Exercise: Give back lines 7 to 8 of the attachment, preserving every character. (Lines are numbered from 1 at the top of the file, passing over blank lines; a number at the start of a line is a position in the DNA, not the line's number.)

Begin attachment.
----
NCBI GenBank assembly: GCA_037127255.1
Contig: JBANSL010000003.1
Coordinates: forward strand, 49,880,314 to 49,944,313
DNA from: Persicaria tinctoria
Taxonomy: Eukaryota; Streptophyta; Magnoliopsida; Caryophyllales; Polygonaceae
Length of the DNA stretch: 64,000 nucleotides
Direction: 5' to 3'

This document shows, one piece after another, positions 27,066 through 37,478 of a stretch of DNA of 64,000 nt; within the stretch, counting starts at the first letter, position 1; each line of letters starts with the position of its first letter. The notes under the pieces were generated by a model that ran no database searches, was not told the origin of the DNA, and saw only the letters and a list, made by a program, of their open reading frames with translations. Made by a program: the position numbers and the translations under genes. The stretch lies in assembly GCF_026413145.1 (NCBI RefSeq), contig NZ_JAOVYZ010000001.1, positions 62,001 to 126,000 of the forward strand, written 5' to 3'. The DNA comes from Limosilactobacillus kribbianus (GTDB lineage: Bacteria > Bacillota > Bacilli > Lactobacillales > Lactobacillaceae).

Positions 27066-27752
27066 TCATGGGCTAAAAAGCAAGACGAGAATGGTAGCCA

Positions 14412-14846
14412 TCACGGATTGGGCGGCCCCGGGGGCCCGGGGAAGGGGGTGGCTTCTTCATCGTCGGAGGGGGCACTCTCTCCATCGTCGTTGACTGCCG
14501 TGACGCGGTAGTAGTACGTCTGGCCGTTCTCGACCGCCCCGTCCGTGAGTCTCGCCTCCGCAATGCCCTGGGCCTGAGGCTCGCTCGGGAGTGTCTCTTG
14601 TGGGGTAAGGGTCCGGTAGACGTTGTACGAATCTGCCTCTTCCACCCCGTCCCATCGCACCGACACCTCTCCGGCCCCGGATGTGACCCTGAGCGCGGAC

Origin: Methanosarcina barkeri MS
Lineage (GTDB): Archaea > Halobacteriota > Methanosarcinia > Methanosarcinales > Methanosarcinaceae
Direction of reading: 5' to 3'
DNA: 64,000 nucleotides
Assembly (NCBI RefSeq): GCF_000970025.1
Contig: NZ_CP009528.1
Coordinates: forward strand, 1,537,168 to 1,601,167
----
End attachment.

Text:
Direction: 5' to 3'

This document shows, one piece after another, positions 27,066 through 37,478 of a stretch of DNA of 64,000 nt; within the stretch, counting starts at the first letter, position 1; each line of letters starts with the position of its first letter. The notes under the pieces were generated by a model that ran no database searches, was not told the origin of the DNA, and saw only the letters and a list, made by a program, of their open reading frames with translations. Made by a program: the position numbers and the translations under genes. The stretch lies in assembly GCF_026413145.1 (NCBI RefSeq), contig NZ_JAOVYZ010000001.1, positions 62,001 to 126,000 of the forward strand, written 5' to 3'. The DNA comes from Limosilactobacillus kribbianus (GTDB lineage: Bacteria > Bacillota > Bacilli > Lactobacillales > Lactobacillaceae).